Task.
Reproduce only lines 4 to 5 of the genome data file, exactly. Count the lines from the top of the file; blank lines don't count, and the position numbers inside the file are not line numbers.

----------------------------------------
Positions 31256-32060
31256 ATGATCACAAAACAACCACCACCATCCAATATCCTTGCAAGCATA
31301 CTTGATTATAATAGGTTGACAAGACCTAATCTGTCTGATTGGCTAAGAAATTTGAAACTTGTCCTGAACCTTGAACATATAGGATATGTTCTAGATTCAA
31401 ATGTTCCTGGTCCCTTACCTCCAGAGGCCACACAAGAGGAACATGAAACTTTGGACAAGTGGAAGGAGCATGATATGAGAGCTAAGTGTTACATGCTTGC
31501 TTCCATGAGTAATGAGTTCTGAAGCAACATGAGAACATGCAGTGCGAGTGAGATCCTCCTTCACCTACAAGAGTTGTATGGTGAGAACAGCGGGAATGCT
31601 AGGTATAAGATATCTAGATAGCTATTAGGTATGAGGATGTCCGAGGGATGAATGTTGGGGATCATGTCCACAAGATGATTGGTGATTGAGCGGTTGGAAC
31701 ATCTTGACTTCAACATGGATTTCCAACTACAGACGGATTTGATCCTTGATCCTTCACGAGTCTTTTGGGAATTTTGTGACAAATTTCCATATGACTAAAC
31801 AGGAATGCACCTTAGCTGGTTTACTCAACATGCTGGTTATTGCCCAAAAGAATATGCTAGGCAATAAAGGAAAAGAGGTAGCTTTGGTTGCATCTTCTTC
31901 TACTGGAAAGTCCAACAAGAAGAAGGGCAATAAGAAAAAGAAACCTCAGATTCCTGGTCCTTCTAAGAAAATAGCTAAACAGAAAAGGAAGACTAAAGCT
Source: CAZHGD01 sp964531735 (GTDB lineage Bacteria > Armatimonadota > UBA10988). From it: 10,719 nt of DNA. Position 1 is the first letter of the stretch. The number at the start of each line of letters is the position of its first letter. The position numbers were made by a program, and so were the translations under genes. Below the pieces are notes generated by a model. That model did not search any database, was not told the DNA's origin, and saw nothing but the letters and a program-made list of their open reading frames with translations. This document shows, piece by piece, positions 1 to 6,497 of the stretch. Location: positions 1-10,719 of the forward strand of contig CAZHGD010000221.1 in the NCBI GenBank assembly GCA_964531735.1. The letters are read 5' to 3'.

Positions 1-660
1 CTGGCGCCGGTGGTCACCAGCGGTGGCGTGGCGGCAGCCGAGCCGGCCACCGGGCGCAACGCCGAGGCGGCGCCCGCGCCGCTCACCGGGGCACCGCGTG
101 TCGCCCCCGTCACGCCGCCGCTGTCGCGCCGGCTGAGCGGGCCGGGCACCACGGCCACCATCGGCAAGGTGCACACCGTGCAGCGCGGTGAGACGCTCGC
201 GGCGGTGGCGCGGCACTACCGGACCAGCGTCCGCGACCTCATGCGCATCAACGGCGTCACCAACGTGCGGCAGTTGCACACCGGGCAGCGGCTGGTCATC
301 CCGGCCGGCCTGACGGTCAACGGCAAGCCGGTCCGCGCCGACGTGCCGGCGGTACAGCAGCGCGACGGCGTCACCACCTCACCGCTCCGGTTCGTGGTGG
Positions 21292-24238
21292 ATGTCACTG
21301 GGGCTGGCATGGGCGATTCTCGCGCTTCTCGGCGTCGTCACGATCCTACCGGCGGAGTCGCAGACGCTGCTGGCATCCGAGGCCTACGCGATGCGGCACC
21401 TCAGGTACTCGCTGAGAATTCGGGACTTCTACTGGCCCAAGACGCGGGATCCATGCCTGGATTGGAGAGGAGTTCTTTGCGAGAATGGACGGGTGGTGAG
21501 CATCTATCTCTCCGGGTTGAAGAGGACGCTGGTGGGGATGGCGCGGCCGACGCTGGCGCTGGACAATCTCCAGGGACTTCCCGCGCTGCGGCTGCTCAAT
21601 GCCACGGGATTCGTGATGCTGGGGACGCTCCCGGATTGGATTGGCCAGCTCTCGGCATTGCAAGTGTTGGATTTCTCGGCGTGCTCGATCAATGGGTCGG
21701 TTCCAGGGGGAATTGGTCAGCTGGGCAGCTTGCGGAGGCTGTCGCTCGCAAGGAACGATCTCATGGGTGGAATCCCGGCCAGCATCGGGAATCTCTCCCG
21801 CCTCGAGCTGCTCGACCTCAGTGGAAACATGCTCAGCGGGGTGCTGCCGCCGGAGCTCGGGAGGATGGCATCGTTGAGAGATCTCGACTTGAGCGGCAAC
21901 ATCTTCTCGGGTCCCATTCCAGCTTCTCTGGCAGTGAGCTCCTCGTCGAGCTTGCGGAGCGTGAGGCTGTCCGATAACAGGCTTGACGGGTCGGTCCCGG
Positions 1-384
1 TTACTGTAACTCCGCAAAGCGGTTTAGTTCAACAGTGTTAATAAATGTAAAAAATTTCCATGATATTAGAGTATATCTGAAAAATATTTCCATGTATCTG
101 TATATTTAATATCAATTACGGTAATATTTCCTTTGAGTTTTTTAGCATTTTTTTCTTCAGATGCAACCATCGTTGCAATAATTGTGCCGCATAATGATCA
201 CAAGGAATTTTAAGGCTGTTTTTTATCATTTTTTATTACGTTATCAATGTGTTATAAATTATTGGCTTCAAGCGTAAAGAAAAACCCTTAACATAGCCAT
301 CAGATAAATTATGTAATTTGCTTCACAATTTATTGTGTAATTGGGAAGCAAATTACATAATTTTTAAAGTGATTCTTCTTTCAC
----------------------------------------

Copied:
31401 ATGTTCCTGGTCCCTTACCTCCAGAGGCCACACAAGAGGAACATGAAACTTTGGACAAGTGGAAGGAGCATGATATGAGAGCTAAGTGTTACATGCTTGC
31501 TTCCATGAGTAATGAGTTCTGAAGCAACATGAGAACATGCAGTGCGAGTGAGATCCTCCTTCACCTACAAGAGTTGTATGGTGAGAACAGCGGGAATGCT